Anyway, another movie with a similar premise is The Losers. The Losers is based on a DV/Vertigo comic book series. A group of former CIA operatives is out to give the CIA a hard time.  There isn’t even a trailer up yet that I could show you. That worries me a bit. The story should be okay, it’s supposedly based on the comic’s first story arc, which I have read and liked. But with several other similar movies coming out this year, it might get lost in the shuffle.

The third one in the same vein is the one that I look forward to the most in 2010.  If I can see only one movie this year, this will be the one: The Expandables. Stallone, Schwarzenegger, Willis, Rourke, Statham, Lundgren, Li … This movie has almost every iconic action hero of the last three decades in it. It has me very excited simply by virtue of its cast. This promises to be huge fun.

And do I even need to mention Iron Man 2? I loved Iron Man,  and I definitely will not miss this one. It might become the biggest movie of 2010, even if not, it will be among the top 5. (But if I were forced to choose between IM2 and Expendables, I’ll still go with Expendables.)

(What, you ask, no love for Kick-Ass and Nightmare on Elm Street? Nope. I’ll admit that the Kick-Ass trailer looks like fun, but the story’s by Mark Millar, and I don’t like Millar’s work. He’s too much of a “shock for the sake of being shocking” kind of writer. Regarding Nightmare, I consider it a case of “remakes the world doesn’t need.” Regardless, I’d be willing to bet money that Kick-Ass will be big in 2010, and Nightmare will at the very least not be a bomb. Still, I won’t see either of them. I am also not interested in Gladiator 2 — err, I mean, Robin Hood. Which I also don’t expect to fail at the box office.)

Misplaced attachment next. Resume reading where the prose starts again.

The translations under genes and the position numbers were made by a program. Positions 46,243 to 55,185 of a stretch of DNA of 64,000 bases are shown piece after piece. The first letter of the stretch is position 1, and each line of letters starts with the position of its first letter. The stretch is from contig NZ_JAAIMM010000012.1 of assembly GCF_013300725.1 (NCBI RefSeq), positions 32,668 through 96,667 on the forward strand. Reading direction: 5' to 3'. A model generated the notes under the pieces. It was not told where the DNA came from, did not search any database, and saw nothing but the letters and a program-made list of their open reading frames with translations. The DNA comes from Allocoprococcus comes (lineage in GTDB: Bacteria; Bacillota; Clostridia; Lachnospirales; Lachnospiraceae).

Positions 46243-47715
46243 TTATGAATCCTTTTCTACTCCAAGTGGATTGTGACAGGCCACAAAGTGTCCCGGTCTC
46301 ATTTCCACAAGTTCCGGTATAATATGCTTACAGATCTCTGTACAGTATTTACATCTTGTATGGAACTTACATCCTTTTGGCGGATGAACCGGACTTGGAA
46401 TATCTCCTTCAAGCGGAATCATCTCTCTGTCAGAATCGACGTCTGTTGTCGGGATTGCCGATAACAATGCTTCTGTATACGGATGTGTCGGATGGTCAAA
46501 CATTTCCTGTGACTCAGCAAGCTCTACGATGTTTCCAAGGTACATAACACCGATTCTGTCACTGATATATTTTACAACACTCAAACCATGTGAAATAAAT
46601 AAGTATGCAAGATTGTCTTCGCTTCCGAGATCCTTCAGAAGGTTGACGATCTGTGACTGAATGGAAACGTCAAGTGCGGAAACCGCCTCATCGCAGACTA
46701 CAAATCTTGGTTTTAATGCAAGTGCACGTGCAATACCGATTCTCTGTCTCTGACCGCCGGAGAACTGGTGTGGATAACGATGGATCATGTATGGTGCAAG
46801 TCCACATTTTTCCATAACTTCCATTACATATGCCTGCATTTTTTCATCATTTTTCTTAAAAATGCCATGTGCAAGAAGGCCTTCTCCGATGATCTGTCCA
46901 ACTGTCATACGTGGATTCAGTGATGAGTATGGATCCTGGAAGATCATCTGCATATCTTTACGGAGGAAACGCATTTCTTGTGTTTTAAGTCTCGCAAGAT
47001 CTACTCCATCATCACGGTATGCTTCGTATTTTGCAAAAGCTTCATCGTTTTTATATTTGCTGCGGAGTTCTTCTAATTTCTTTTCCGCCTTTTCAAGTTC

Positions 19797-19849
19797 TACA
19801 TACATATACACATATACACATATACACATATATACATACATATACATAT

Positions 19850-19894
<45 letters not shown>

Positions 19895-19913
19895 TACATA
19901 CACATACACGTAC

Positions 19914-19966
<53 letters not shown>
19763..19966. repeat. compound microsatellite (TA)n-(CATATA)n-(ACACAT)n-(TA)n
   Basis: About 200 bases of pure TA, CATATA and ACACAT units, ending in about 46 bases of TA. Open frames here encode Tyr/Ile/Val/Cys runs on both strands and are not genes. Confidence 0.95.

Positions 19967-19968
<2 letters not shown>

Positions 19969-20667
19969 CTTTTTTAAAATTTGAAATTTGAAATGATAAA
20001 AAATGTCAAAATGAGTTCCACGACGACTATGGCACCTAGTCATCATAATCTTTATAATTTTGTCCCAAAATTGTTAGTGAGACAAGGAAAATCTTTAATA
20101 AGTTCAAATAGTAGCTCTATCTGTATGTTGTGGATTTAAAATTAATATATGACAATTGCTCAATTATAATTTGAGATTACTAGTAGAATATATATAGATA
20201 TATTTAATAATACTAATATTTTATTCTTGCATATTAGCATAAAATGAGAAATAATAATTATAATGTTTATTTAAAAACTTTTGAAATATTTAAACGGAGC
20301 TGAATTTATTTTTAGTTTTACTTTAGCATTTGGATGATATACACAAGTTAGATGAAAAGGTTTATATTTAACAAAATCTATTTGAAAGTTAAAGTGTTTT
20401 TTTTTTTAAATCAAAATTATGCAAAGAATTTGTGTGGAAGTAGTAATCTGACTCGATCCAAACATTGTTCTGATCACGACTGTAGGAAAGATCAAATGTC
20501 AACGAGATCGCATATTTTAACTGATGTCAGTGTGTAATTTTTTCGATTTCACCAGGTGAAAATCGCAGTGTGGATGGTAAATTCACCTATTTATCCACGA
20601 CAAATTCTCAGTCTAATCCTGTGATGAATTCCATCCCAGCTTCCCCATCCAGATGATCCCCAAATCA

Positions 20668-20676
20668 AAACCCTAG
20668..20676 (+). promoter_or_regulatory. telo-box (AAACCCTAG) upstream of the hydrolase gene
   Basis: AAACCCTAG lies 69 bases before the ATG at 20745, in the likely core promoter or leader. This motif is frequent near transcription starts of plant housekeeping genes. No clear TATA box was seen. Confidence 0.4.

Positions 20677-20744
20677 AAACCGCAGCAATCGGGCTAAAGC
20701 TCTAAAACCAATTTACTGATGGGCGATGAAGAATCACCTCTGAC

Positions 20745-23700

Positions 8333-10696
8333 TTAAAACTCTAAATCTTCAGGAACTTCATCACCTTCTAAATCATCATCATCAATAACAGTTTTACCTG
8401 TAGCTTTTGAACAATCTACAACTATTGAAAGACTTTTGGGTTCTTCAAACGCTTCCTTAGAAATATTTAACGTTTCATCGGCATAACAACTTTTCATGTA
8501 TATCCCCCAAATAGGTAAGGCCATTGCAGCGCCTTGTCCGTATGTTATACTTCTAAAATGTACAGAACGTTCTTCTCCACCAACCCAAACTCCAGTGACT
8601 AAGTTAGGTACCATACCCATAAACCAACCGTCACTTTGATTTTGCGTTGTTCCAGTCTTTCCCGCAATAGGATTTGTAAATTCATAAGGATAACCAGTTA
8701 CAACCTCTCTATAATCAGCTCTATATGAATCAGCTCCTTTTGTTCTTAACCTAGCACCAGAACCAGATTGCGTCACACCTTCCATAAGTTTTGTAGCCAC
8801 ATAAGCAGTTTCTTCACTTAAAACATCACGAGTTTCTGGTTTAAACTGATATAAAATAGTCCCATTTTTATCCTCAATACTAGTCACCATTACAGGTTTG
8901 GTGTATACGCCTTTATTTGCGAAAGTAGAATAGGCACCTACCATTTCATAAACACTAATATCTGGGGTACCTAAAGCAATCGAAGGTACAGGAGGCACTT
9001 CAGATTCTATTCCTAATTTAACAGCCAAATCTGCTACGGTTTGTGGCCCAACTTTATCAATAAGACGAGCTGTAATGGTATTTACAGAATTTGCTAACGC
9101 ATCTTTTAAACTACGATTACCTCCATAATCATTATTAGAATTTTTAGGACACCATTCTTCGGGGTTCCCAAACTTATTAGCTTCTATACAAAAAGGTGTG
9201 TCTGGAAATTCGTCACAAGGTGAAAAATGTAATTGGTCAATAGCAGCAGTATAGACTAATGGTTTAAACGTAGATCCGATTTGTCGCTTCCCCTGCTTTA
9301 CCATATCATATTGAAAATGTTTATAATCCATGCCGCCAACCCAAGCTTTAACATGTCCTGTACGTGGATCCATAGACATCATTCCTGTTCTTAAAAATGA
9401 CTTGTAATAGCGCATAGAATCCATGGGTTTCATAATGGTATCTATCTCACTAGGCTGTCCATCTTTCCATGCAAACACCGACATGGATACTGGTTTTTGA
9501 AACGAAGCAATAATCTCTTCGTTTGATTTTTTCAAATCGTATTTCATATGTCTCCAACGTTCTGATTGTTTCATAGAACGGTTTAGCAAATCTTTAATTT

Inception seems interesting. Even though there’s not much information available yet. Christopher Nolan usually provides intelligent fun, of which there isn’t nearly enough coming from Hollywood these days, so I’m very interested in what this movie has to offer. Even though on the surface of it it sounds like a mix between Matrix and Dreamscape.

Here’s another potential sleeper: Knight and Day. There’s something in this movie that might scare people off: Tom Cruise. But the trailer has a lot of energy, doesn’t reveal very much of the plot, and is a lot of fun. I might be willing to tolerate Tom Cruise if the movie is a lot of fun.

(What, the chorus sounds again, no love for Predators, Twilight Eclipse, Shrek 4 or Prince of Persia? Right. I have no interest in Predator 3, I’m not a teenage girl and therefore not interested in the Twilight saga, I haven’t even seen the first three Shrek movies yet, and Prince of Persia seems to be the kind of pretty but braindead thing that I am increasingly inclined to avoid. There’s too much good stuff out there to bother with the fluff. Anyone willing to take bets that they’ll all make a lot of money?)

After Legion, Paul Bettany will play a vampire-killing priest in the movie Priest, which is an adaptation of a manga. Finally, a man who remembers what we are supposed to do with vampires: kill them! No trailer yet, but I’m still cautiously optimistic.

And do you know what sounds like fun towards year’s end: Your Highness, a movie about a prince whose laziness forces his brother to go on a quest to save the kingdom. At first glance, and I admit I don’t know very much about this movie yet, this sounds as if it takes fairy tale and fantasy tropes and turns them on their head. This one could go either way — it will either be a sleeper, or die quietly.

Tron: Legacy will end the year for me. The original was groundbreaking for its time (there would be no Avatar if there had been no Tron), but it is of course horribly dated. The trailer to Legacy rocks, and I for one am very curious (just like, I suppose, everyone else of my generation) what they have in store for this one.

For your entertainment: the following is the trailer to the original Tron. Just pay attention that even in the trailer, Jeff Bridges stumbles over even simple computer terminology. 🙂

Here you have it: my 2010 at the movies. What do you think of my picks for the year? What are your picks of the year?